going strong with several CineVegas film stars and other celebrities in
attendance. I passed Bobcat Goldthwait as I was making my way in to the party.
Later I made my over to Mexican screenwriter/director Simon Bross, the creative
genius behind Bad Habits, my favorite film at this year’s festival, who was
accompanied by his friend, Babel and 21 Grams screenwriter Guillermo Arriaga,
and Clifton Collins Jr. who has co-starred in Traffic and Capote. I had to let
Senor Bross know how much I loved his film and that he was a brilliant director
with a great future in cinema.
Guillermo Arriaga, Judy Thorburn and Simon Bross
Judy Thorburn and Clifton Collins Jr.
Getting to see and listen to
A-list movie stars and top filmmakers discuss their craft in person is a
highlight for most fans who attend CineVegas. This year actress Charlize Theron
was honored as the recipient of 2007’s CineVegas Half Life Award, which is given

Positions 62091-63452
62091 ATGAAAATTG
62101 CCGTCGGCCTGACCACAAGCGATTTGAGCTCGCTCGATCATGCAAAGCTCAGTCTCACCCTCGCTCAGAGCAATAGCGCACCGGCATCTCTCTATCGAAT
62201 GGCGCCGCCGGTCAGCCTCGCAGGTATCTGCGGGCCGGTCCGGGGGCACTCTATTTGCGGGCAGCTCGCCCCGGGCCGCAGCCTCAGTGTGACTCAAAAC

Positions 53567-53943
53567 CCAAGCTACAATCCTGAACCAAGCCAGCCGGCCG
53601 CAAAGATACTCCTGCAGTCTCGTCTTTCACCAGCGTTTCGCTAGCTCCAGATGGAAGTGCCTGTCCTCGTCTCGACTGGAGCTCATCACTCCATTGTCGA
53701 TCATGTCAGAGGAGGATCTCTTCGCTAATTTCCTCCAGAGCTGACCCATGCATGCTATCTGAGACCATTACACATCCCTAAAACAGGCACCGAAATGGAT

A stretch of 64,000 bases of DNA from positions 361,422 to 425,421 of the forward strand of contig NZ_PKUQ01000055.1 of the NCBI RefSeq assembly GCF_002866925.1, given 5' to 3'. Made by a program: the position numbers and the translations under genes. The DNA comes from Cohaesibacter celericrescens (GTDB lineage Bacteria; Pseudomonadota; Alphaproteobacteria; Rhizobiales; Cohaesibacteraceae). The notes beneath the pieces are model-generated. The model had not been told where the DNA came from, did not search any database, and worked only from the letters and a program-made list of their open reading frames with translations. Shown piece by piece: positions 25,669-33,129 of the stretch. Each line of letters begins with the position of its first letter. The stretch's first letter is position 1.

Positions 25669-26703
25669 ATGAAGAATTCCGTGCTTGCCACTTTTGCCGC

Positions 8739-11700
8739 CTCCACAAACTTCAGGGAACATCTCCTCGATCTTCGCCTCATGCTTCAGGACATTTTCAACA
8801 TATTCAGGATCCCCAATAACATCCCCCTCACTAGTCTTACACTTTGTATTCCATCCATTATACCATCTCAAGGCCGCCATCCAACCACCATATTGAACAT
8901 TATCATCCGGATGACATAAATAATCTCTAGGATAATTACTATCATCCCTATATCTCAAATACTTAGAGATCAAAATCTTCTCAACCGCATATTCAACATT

to an actor in the prime of their career with an already impressive body of
At 3pm on Friday, June 15, Charlize sat down in front of a packed theatre for an
informal discussion with Pete Hammond of Maxim magazine to talk about her career
and to show clips from several of her upcoming movies. Charlize first said that
when Dennis Hopper called her to say she was going to be honored with this award
she “couldn’t believe it and that it really means a lot” to her. She reflected
on her early years in South Africa where was born, and how she got started as an
actress. “I was a ballerina. It was my life. At 16, my friends entered me in a
modeling contest, which I won and then went on to Europe and then New York. At
18, my knees said no more. My career was over. I went to Hollywood and here I am
today. I didn’t speak English. I had this thick Africanz accent, but was thrown
into the deep end. I had to either swim or drown. I met a guy in a bank who sent
me on auditions which was great, but I needed to speak English. My roommate, who